Search is on for Saudi Arabia’s next Coco Chanel

Search is on for Saudi Arabia’s next Coco Chanel
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Updated 06 December 2020

Search is on for Saudi Arabia’s next Coco Chanel

Search is on for Saudi Arabia’s next Coco Chanel
  • New fashion incubation program aims to identify and promote unique Saudi design talent

JEDDAH:  The next Coco Chanel or Gianni Versace could be Saudi — and the hunt is on to find them.

A fashion incubation program launched by the Ministry of Culture aims to uncover and promote local designers and entrepreneurs.

It begins with a three-day “fashion hackathon” in which participants will be asked to solve specific fashion-related challenges. The prize is a five-day trip to Milan Fashion Week.

The second phase is a “boot camp” — a five-day virtual event focused on fashion and entrepreneurship that will help participants to develop their ideas, network, and receive advice from professionals.

The third phase is a longer-term incubator providing participants with the guidance and support necessary to “establish foundations and help them strengthen their product,” the ministry said.

Established Saudi designers have welcomed the program.

“Challenges arise in every field but for designers, one of the biggest challenges is networking, understanding how to become trendsetters instead of followers,” said Abou Al-Faraj, who launched her own fashion venture 15 years ago and is known for her unique and distinct vest designs.

Without the proper knowledge and guidance, up-and-coming designers tended to lose their way, she said.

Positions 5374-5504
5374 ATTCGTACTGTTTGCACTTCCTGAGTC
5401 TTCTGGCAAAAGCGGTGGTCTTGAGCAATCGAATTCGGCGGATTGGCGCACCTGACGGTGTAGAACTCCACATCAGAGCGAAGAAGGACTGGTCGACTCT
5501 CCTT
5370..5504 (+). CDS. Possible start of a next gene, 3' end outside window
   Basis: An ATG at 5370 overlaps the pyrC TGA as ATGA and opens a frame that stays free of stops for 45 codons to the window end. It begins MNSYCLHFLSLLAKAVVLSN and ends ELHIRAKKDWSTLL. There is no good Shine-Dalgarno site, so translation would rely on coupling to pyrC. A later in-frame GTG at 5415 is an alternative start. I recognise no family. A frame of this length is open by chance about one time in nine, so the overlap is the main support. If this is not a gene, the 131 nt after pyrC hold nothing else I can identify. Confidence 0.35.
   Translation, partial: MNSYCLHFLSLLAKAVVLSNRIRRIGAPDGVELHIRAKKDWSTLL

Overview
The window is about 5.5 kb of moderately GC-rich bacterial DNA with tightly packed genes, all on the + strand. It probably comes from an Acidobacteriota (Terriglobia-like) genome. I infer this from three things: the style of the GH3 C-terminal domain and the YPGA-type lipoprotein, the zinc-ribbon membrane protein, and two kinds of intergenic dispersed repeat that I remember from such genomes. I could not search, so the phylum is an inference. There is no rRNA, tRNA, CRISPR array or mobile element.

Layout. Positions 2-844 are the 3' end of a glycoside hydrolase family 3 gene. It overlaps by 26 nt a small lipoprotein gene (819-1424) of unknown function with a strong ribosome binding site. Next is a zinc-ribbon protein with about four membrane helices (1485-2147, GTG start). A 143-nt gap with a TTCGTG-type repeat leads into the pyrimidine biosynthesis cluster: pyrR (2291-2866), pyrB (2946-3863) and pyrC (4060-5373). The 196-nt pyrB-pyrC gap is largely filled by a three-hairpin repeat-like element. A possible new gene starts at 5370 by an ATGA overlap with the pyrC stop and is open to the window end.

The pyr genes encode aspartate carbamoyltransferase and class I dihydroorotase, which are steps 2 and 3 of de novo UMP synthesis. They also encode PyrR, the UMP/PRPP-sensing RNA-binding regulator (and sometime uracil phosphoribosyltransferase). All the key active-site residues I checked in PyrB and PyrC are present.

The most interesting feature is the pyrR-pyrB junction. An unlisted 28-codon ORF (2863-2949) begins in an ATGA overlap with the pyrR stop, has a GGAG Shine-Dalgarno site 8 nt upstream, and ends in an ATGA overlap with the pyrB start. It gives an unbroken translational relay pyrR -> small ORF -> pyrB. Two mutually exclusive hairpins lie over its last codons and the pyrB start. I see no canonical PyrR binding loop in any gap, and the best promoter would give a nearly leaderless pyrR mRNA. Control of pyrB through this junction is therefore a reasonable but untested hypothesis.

“The Saudi market is open and loves to adopt new styles and trends, and the people are ready. My advice to new designers is to do what they are satisfied with and not do something just because it’s successful for the sake of success in the market. Being unique and tapping into their artistic side is what they need to focus on to go far.”


Egyptian mission finds remains of Roman fort in Aswan

Egyptian mission finds remains of Roman fort in Aswan
Updated 3 min 24 sec ago

Egyptian mission finds remains of Roman fort in Aswan

Egyptian mission finds remains of Roman fort in Aswan
  • Archaeologists discovered the remnants of a Roman fort, including part of a church from the early Coptic period, and a temple from the Ptolemaic dynasty
  • A sandstone panel was unearthed, with images of the temple entrance, a man in the form of a Roman emperor, and palm leave engravings

CAIRO: The Egyptian archaeological mission working at the Shiha Fort site in the Aswan Governorate has discovered the remnants of a Roman fort, including part of a church from the early Coptic period, and a temple from the Ptolemaic dynasty.

Mostafa Waziri, secretary-general of the Supreme Council of Antiquities, said the mission discovered a group of architectural elements of the Ptolemaic temple inside the fort as well as an incomplete sandstone panel, with pictures of the model of the temple entrance, a man in the form of a Roman emperor, and four sandstone blocks engraved with palm leaves.

The mission also found a clay vase and part of a red-brick vault dating back to the Coptic era.

“The mission has completed the work of uncovering the remains of the monastery and the church, and there are indications they were built on the ruins of a fort. German archaeologist Hermann Junker was able to uncover part of it between 1920 and 1922. That mission revealed the extension of the remnants of a mud-brick wall surrounding the Shiha church from the western side,” Mohamed Abdel-Badi, head of the Central Department of Antiquities of Upper Egypt, said.

During excavations, Abdel-Badi expected to find the remains of a marina. “The area was a quarry for cutting stones during the Ptolemaic period and, naturally, there was a marina that was used to transport these stones to build forts and temples,” he said.

He explained that work is still underway to uncover the remains of the fort.